Pressing play on virtual concerts

Waving goodbye to crowded arenas in 2020 pushed artists to find new ways to reach out to their fans

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Caroline O’Connor / Daily Collegian

By Anushka Singh, Collegian Correspondent

If there’s one thing musicians of any decade have in common, it’s the knowledge of how to put on a show.

From stage lighting changes accompanying guitar riffs to bumping up the energy in an arena, seasoned bands and newcomers treat concerts with a steady devotion that hasn’t fallen away, even as the physical component of concerts became impossible since the beginning of the pandemic.

With tour dates being rescheduled repeatedly and sold-out events being canceled one-by-one across all genres, there has never been more of a need to redefine what a concert entails. Replacing arenas with live streams is just as odd a concept to fans as it is to artists alike, yet albums are still dropping and artists know they need the push that concerts bring. By waving goodbye to crowded venues and switching to virtual live events instead, artists are doing just that.

COIN, the Nashville trio behind the enigmatically upbeat track “Crash My Car,” began 2020 by dropping their third studio album “Dreamland” and a tour to accompany it. Despite being scheduled to hit Boston in mid-March last year, fans across the state could only see them eight months later at a virtual concert due to the tour being canceled. Energized with new tracks to perform, and their trademark colorful visuals to charm the crowds, COIN set out to light up screens back in November. But they aren’t they only ones doing so.

Waterparks

Across the ocean, the English rock band Nothing But Thieves geared up for live shows that were designed to be more accessible to fans worldwide. With three different dates being announced by the band, each of them catered to a different time zone, virtual concerts have given artists and fans alike a way to connect despite the distance between them. Accessibility to artists from different countries has become possible in a way that was unimaginable before. With Tokyo and New York tuning into the Nothing But Thieves shows being streamed from England, time zones are beginning to blur.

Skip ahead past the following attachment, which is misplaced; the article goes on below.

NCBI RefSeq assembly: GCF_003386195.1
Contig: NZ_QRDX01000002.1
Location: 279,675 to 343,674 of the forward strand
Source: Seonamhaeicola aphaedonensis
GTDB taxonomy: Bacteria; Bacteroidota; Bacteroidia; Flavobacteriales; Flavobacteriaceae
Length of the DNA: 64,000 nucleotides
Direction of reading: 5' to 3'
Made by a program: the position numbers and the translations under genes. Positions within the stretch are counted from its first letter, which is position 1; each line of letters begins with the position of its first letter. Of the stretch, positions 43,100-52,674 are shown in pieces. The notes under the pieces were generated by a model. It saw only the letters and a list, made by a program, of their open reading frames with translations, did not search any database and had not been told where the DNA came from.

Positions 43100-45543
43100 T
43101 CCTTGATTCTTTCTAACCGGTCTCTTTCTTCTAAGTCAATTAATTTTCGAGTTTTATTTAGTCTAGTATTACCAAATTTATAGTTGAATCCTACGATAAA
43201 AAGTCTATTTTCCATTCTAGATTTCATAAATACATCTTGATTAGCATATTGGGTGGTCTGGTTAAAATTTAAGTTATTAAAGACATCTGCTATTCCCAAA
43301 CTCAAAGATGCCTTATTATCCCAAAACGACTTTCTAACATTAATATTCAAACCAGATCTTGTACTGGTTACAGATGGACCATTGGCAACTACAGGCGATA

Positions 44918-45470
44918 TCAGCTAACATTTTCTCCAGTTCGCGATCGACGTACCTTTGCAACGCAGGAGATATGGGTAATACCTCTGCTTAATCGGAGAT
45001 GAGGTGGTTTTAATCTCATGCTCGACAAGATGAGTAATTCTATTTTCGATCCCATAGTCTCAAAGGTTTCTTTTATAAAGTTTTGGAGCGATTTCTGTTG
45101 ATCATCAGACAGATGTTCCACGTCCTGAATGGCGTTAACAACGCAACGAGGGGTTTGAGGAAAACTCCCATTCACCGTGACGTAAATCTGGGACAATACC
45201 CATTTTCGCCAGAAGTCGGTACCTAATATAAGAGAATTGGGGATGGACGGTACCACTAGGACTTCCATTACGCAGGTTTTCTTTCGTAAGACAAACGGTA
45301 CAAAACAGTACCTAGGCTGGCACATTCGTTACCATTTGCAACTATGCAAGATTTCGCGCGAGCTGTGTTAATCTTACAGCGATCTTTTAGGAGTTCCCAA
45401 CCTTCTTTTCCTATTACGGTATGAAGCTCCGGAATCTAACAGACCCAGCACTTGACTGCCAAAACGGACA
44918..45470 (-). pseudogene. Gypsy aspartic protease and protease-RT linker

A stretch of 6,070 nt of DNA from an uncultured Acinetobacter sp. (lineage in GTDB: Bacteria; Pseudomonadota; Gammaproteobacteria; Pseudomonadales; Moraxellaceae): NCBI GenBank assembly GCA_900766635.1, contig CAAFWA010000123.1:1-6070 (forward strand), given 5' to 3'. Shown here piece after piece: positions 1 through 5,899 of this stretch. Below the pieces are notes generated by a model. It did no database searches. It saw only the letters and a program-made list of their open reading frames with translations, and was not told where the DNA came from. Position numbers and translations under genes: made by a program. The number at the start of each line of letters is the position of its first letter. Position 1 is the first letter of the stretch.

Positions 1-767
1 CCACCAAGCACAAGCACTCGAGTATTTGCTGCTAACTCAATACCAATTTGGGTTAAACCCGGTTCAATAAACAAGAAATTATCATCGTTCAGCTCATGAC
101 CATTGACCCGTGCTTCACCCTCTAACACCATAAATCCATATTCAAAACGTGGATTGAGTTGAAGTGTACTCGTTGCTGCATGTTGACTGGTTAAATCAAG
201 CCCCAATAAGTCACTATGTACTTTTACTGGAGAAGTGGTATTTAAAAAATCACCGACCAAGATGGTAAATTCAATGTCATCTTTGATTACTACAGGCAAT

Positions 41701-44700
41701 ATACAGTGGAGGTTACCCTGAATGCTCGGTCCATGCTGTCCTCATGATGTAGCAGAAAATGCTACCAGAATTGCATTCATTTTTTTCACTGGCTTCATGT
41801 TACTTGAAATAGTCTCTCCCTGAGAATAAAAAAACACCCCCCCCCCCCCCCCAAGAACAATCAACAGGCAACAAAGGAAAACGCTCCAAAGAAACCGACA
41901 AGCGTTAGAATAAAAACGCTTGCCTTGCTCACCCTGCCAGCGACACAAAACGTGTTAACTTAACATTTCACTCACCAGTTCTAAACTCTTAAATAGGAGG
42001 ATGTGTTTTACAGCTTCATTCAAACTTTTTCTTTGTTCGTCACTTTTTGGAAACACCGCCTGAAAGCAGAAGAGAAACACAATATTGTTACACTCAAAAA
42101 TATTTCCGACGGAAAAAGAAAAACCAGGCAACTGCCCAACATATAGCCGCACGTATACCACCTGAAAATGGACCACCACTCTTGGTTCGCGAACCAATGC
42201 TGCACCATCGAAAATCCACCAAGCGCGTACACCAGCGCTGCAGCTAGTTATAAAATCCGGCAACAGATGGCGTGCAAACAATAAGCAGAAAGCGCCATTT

If accessibility to musicians across the globe isn’t enough, the virtual stage has many of the well-loved characteristics of its physical counterpart. Artists like Waterparks, who have an album being readied for release, satisfy their fans’ craving for new music through glimpses of their journey virtually. The band has an upcoming virtual show called the “Anti Tour” named so because it’s “coming nowhere near you.” The exclusivity of connecting with one’s favorite artists remains and is only becoming richer due to these virtual shows lasting mere nights, compared to months of physical tours.

One of the latest artists to announce virtual shows that will be exclusively streaming for limited hours is U2. They are releasing their opening show to a series of virtual concerts titled “The Virtual Road.” The band behind iconic rock staples such as “Vertigo” and “With Or Without You” are starting this series off on YouTube with a recording of a show performed by them in 2001 in Slane Castle in Ireland.

Fans are pouring out love while artists are pouring in labor to keep virtual concerts alive. Yet, every artist isn’t taking the same route to stay connected. Some are releasing footage of concerts gone by and others are livestreaming events in hopes to showcase their newer releases.

However, most artists who are taking the virtual stage are ones with a steady fan following. With low hopes of opening acts enticing new listeners and not enough reach to organize a virtual concert for themselves, newer artists are facing almost a year without performing live. The drastic changes in the music ecosystem in the past year have pushed many upcoming artists to take to platforms like Tik Tok and Instagram to hook in new listeners, all with catchy videos and enticing song snippets.

Musicians are adapting to this new era, but there’s a lot lacking from virtual shows that can only be remedied by physical concerts. Virtual concerts can’t capture the lineups of multi-artist events like Chicago’s Lollapalooza, or New York’s Governors Ball Music Festival. The exclusivity and the lowered cost of online tickets will appeal to some even in the future. Those listeners who can’t find the time to fly out to different states for an event or camp out for hours before a show will also undoubtedly appreciate virtual dates.

But for now, all fans can do is find a virtual show that’ll keep them satiated as they jam along to their favorite tracks in the safety of their homes.

Anushka Singh can be reached at [email protected]